National Cyber Security Centre
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Seasonal scam warning for last minute Christmas shoppers

The NCSC urge last minute Christmas shoppers to stay safe online by following best practice guidance.

  • Ahead of the last Saturday before Christmas, the UK’s cyber experts issue online shopping advice
  • Fake shops, scam messages and bogus adverts could derail festivities if people don’t protect themselves
  • Shoppers urged to visit the National Cyber Security Centre’s website for advice on staying safe online and reporting scams for investigation

The National Cyber Security Centre (NCSC) is urging last minute shoppers not to be panicked into buying presents from fake shopping sites or falling foul of seasonal scams. 

With under a fortnight to go until Christmas, the NCSC, which is a part of GCHQ, is advising shoppers to follow its advice on protecting devices and shopping securely online. 

The advice comes in one of the busiest weeks for Christmas shopping purchases as shoppers rush to meet the guaranteed delivery dates for Christmas. This peaks on the last Saturday before Christmas (Saturday, December 18). 

This shopping is increasingly happening online, with UK Finance revealing that last December saw a higher proportion of online shopping than any other previous year. 

The last-minute dash for buying presents can leave people more vulnerable to falling for scams, especially those that use topical ‘lures’ such as spoofing retailers or delivery companies.

NCSC Director for Policy and Communications, Nicola Hudson, said: 

“It’s great that people have the option to buy online as we enter the final days of Christmas shopping, but they should be alert to opportunistic scammers at this time of year.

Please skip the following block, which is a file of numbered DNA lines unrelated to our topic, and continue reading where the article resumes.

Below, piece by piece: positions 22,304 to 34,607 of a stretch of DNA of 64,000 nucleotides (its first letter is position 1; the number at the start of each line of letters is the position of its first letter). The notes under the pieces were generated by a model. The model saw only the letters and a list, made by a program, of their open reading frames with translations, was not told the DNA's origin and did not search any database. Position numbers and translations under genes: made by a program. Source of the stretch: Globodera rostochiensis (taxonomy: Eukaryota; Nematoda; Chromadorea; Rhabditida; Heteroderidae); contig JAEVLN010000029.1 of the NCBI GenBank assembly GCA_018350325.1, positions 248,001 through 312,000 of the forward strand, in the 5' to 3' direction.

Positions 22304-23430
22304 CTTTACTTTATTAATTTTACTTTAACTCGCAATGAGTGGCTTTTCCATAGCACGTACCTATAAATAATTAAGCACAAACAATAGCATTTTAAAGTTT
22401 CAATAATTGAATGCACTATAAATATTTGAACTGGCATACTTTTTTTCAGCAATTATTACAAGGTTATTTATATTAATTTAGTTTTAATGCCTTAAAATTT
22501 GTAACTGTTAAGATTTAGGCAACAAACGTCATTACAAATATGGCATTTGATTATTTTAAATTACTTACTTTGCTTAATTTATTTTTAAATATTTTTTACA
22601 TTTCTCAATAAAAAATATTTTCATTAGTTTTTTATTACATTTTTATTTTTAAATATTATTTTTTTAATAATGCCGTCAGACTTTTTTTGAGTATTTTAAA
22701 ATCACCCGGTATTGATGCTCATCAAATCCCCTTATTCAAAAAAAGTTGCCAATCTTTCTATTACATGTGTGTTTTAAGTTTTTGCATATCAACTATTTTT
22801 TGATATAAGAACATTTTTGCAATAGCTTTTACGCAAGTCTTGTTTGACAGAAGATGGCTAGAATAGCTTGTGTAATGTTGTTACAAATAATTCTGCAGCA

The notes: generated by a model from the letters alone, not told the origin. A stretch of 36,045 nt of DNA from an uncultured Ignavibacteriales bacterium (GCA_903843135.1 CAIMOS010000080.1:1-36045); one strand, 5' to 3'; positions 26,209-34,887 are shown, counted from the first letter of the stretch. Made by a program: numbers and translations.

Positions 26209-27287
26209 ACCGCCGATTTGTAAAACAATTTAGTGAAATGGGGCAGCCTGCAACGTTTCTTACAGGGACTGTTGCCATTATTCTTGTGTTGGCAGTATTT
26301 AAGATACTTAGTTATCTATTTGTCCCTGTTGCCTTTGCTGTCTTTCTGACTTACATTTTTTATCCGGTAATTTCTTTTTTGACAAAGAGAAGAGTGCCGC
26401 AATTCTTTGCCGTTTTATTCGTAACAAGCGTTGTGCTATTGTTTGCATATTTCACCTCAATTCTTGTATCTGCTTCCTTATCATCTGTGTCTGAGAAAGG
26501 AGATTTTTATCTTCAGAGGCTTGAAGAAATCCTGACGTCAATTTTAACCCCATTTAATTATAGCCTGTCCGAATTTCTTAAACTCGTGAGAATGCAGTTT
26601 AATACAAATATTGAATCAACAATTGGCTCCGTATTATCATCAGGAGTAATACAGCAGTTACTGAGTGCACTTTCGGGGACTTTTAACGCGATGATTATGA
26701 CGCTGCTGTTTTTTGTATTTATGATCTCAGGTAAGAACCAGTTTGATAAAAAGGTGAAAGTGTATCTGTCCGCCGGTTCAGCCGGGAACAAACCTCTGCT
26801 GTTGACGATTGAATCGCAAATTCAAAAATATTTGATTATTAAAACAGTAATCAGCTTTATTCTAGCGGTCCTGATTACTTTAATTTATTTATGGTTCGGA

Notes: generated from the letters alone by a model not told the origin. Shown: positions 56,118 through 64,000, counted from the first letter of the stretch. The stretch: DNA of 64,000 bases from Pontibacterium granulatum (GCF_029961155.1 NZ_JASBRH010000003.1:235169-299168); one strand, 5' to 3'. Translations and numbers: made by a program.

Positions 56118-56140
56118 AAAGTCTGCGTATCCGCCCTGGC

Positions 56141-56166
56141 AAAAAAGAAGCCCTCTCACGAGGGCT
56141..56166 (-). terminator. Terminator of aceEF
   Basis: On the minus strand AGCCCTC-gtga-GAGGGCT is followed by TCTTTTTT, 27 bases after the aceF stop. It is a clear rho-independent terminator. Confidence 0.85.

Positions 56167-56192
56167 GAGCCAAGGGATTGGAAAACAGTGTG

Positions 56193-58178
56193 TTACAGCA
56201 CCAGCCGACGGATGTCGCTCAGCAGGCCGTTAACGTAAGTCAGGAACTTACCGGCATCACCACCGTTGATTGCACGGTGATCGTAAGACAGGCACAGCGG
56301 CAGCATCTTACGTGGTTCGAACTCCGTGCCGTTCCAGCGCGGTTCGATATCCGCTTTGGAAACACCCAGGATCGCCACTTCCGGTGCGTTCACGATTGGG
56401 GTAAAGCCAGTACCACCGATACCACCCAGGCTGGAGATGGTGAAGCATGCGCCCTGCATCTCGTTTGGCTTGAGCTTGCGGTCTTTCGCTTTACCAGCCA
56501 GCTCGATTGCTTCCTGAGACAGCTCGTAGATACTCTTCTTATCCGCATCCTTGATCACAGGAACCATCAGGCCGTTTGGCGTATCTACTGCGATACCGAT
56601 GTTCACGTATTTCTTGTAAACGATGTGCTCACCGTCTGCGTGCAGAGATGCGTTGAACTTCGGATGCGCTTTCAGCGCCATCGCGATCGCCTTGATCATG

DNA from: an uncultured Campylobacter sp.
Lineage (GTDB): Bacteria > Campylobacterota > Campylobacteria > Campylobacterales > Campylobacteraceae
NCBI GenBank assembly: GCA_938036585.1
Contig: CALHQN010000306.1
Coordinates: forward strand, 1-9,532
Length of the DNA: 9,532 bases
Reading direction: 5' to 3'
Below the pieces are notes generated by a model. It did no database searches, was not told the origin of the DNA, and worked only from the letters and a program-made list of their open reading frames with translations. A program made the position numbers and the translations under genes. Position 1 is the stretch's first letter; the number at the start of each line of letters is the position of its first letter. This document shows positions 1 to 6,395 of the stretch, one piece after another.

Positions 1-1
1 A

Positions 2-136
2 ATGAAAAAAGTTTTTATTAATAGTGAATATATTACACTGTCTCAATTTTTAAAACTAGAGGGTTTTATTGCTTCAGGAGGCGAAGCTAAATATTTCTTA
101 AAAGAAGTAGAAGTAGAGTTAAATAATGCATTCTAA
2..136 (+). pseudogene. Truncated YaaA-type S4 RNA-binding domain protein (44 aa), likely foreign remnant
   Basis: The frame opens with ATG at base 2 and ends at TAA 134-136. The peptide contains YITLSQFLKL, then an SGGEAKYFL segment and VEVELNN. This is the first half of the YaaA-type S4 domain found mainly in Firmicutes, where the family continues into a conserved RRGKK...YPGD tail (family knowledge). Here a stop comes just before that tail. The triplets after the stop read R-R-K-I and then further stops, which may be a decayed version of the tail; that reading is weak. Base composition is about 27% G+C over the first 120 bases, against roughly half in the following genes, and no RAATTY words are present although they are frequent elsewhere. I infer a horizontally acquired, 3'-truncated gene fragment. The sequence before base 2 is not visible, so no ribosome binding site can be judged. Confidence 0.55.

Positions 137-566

“The good news is that there are common signs of a scam that people can look for, for example offers that seem too good to be true or claim that particular items are in short supply.

“To protect themselves, there are practical steps people can take, from setting a strong password on accounts to researching a brand before buying – much more can be found on this on the NCSC’s website.”

To avoid gifting the scammers this Christmas, the NCSC is advising shoppers to take steps to protect themselves when shopping online by following our cyber safety-first shopping checklist: 

  • Keep your accounts secure - make sure you use strong and separate passwords for your most important accounts such as email, banking or payment accounts (such as PayPal). The NCSC recommends using three random words to create your passwords.  Also turning on two-factor authentication (2FA) to add an extra layer of protection.
  • Be aware of emails, text messages or websites that look too good to be true or suspicious - many scammers set up fake messages designed to steal your money and personal details.  If something doesn’t feel right, you can report it to the NCSC.   
  • Choose carefully where you shop - research on online retailers to check they're legitimate before you buy, for example look at consumer websites you trust. Some emails or texts you receive about amazing offers may contain links to fake websites. If you're unsure, don't use the link!
  • Use a credit card for online payments if you have one - most major credit card providers protect online purchases, and are obliged to refund you in certain circumstances. 
  • Only provide enough details to complete your purchase - only fill in the mandatory details on a website when making a purchase (often marked with an asterisk). 

The NCSC is also encouraging shoppers to show some festive goodwill by reporting any suspicious emails to its Suspicious Email Reporting Service (SERS) by forwarding to or suspected scam text message by forwarding to 7726. Anybody who thinks they have discovered a scam website can report this directly to the NCSC on our website.

People can visit the NCSC’s website for guidance on shopping online securely and protecting their accounts and devices from the majority of online harms.

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